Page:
The Belt and Road Initiative (BRI) is one of China’s signature foreign policy projects in the Xi Jinping era—a sprawling vision for interconnection between China and the rest of the world. Infrastructure investments are a core component of this vision. Chinese banks and companies have signed outbound financing and project contracting deals worth hundreds of billions of dollars since the emergence of the BRI in 2013.1
Both before and during the BRI era, the energy and mining sectors have been major focus areas for Chinese outbound finance and project contracting. Activity in these and other carbon-intensive sectors—including industry and transport—has been heavily concentrated in the developing world, home to almost all BRI participants.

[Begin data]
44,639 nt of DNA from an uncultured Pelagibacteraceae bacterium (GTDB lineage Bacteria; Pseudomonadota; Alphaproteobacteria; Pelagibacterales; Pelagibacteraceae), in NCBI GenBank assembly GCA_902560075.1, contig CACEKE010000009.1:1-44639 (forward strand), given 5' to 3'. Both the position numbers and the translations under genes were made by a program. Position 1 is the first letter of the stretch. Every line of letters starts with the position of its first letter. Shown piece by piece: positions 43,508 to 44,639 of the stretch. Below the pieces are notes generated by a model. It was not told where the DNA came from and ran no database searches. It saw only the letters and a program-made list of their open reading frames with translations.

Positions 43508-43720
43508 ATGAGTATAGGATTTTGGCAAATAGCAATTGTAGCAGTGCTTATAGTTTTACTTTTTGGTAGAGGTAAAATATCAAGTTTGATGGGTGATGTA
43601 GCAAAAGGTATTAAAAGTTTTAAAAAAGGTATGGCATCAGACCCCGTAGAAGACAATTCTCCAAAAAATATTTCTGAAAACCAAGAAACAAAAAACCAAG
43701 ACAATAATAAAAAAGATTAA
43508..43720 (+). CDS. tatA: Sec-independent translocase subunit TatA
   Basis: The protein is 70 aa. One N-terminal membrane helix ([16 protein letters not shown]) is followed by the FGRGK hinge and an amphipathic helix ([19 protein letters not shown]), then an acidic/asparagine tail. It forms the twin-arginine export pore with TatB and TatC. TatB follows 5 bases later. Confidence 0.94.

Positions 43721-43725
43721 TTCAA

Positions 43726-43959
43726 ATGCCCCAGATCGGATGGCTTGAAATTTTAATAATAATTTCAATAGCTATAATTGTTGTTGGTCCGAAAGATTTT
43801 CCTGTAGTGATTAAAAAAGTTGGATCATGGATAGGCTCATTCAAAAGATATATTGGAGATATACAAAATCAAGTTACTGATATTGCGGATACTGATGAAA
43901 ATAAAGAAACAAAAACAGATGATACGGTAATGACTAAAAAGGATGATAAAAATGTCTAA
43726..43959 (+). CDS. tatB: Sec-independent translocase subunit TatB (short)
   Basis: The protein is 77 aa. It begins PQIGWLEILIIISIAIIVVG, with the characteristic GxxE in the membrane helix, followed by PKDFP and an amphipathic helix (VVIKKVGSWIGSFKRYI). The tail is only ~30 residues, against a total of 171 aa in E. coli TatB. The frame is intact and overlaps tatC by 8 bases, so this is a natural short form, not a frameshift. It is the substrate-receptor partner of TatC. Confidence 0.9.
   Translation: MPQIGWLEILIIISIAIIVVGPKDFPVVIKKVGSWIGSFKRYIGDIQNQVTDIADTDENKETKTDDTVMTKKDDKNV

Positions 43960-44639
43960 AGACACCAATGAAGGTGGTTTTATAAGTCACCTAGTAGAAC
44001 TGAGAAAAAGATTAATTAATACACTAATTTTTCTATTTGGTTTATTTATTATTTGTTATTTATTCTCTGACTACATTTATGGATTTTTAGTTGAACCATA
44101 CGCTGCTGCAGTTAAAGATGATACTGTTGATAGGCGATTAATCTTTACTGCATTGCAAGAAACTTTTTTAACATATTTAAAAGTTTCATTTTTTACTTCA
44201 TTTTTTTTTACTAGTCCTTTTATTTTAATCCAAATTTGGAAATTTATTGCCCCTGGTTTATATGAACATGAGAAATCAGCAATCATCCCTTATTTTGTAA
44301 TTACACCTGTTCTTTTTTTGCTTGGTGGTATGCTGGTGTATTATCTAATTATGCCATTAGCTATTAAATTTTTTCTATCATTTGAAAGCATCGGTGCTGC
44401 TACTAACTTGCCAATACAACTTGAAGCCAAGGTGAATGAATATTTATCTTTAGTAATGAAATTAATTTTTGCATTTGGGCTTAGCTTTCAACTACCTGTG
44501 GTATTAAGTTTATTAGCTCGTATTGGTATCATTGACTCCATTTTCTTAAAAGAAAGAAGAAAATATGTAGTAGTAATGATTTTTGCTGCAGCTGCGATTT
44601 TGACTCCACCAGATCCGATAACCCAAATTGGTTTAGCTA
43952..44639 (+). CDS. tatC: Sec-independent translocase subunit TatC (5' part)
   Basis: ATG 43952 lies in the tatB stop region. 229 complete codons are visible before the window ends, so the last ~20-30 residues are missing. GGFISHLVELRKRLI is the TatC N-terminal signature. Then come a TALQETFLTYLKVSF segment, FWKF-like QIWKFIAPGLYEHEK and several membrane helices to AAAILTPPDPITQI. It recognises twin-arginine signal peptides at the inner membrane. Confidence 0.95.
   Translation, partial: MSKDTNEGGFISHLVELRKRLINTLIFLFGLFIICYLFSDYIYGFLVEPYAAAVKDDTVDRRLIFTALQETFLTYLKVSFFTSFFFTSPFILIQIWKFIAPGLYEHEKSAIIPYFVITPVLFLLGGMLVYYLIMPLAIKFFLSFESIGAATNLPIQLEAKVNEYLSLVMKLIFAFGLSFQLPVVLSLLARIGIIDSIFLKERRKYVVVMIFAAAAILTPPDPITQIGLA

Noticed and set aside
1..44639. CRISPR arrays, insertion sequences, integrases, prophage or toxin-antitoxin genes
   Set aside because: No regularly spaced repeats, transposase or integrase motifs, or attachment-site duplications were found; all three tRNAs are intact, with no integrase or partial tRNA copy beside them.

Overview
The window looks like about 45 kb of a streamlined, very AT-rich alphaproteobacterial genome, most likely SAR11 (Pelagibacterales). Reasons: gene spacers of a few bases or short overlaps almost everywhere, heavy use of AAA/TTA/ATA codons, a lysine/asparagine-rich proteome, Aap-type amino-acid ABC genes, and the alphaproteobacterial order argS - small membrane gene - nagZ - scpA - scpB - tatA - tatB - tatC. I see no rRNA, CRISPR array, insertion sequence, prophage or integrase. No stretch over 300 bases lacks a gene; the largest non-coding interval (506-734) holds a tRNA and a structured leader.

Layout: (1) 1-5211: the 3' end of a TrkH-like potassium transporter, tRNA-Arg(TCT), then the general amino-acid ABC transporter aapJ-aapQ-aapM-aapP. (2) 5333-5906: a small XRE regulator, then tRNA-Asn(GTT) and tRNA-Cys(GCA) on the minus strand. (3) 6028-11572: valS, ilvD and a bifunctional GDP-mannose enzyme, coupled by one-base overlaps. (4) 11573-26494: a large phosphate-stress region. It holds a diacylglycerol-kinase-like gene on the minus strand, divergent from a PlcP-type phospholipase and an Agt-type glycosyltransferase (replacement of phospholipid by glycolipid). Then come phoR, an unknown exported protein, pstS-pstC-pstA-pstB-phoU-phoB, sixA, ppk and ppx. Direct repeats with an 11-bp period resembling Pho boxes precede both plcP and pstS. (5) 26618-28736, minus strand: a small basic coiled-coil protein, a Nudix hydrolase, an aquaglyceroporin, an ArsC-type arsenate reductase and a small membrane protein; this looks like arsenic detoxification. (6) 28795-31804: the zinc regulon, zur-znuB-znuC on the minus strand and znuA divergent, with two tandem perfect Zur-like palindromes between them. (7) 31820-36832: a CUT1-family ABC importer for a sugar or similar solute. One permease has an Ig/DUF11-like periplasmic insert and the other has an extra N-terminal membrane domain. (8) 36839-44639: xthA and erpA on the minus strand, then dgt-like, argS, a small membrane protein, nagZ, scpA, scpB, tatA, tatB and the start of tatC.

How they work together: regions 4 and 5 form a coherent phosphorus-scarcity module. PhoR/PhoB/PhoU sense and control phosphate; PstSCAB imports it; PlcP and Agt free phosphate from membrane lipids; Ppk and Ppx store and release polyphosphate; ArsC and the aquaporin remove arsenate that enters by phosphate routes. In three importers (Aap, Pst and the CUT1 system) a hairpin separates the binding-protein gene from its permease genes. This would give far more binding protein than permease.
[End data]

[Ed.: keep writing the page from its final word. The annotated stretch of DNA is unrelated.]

The BRI has significant climate impacts. Green development and other environmental considerations played little role in BRI activities in its early years. In recent years, such considerations have gained prominence, including in President Xi Jinping’s September 2021 pledge that China would no longer build new coal power plants overseas. (This pledge coincided with a period of retrenchment in China’s outbound financing and contracting activity, which began slowing in the late 2010s and fell sharply during the COVID-19 pandemic.) Analysis from April 2022 reported that 12.8 GW of coal power projects had been “shelved or cancelled” since Xi’s announcement, while the fate of much more coal power capacity in pre-construction stages remained uncertain.
This chapter begins with a review of the BRI’s evolution and structure, as well as its green development policies. The chapter surveys BRI activity in the energy and mining sectors, leading BRI financiers and studies of the BRI’s climate impacts. It concludes with comments on the BRI’s evolving significance for climate.